UPDATE 8:01 a.m. (6/7/22): Following a recent uptick in hepatitis A cases in southwest Virginia, the Roanoke City and Alleghany Health Districts held a vaccination clinic aimed toward restaurant workers on Monday.

It has been routine lately for primary doctors to recommend the hepatitis A vaccine, but Dr. Cynthia Morrow — director of the Roanoke City and Alleghany Health Districts — says it may not have been recommended to older adults.

Besides Morrow, Del. Sam Rasoul (D-Roanoke) and Bob Rotanz, the owner of Salem eatery Mac and Bob’s, attended the vaccination clinic, which was organized after two employees at separate Roanoke restaurants were infected with hepatitis A over the last month.

Rotanz says he’s currently working to get all of his employees up-to-date on their vaccines.

“I honestly didn’t know much about hepatitis A until the Famous Anthony’s thing came around and we went through a different kind of class action suit with a prior store to that, so I kind of felt the pain, but this is so much different and scarier,” said Rotanz.

According to health officials, hepatitis A is a vaccine-preventable illness, but it takes two shots to become fully immune.

ROANOKE, Va. (WFXR) — In light of a recent surge in hepatitis A cases around the region, restaurant workers around the Roanoke Valley and the Alleghany Highlands are encouraged to get vaccinated against this liver disease during a free event on Monday.

The Roanoke City and Alleghany Health Districts and the Office of Del. Sam Rasoul (D-Roanoke) will host a hepatitis A vaccination clinic targeted toward employees of food service establishments from 11 a.m. to 3 p.m. on Monday, June 6 at the Williamson Road Branch Library.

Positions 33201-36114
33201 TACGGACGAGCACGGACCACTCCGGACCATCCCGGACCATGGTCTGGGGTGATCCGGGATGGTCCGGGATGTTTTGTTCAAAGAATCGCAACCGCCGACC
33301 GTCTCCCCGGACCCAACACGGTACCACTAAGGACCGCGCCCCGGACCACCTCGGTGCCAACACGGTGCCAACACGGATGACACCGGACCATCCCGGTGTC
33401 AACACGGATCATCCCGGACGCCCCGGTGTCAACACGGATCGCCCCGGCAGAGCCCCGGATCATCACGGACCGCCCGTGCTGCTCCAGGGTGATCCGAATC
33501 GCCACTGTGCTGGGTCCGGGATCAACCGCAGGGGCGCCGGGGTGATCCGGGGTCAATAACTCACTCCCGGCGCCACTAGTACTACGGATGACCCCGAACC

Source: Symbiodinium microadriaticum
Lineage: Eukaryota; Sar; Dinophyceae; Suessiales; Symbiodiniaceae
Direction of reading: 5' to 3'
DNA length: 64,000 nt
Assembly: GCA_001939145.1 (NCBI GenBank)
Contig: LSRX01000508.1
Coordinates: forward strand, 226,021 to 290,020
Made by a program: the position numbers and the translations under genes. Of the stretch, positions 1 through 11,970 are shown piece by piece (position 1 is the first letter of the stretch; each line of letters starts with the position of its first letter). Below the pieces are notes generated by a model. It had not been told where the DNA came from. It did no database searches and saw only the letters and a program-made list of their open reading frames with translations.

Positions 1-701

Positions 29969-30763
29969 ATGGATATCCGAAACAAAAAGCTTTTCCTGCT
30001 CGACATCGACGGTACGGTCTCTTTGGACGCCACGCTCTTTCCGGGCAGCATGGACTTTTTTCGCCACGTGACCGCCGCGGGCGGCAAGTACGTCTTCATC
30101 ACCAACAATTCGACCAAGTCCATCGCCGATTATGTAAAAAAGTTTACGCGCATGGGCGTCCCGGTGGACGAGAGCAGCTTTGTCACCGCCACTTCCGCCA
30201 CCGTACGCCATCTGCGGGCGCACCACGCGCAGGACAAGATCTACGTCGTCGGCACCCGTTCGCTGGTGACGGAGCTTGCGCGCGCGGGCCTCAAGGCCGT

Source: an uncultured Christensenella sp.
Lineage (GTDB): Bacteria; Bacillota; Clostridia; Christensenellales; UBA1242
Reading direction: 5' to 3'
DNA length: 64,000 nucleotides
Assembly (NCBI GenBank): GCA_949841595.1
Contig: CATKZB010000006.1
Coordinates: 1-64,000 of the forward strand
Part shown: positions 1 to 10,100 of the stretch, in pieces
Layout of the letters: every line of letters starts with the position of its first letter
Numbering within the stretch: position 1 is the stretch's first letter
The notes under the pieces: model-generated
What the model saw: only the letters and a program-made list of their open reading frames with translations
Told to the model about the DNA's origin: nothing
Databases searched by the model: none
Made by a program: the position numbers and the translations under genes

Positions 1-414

These vaccines will be provided on a first-come, first serve basis. You are encouraged to make an appointment by calling 540-613-6597.

This news comes after officials announced officials say 58 cases of hepatitis A have been reported within the Roanoke City and Alleghany Health Districts between Jan. 1 and May 31, including an employee at Luigi’s Restaurant and an employee at Tuco’s Taqueria Garaje.

According to the health districts, substance use disorder — particularly injection drug use — is the most commonly identified risk factor in this outbreak.

In fact, because of the recent uptick in local hepatitis A cases, the Virginia Department of Health and the Centers for Disease Control and Prevention decided to make the vaccines free of charge during Monday’s clinic.

In addition, the VDH will bring information about family planning; sexual health; and Rapid REVIVE, which is a five-minute training session that shows you how to use NARCAN to reverse an opioid overdose.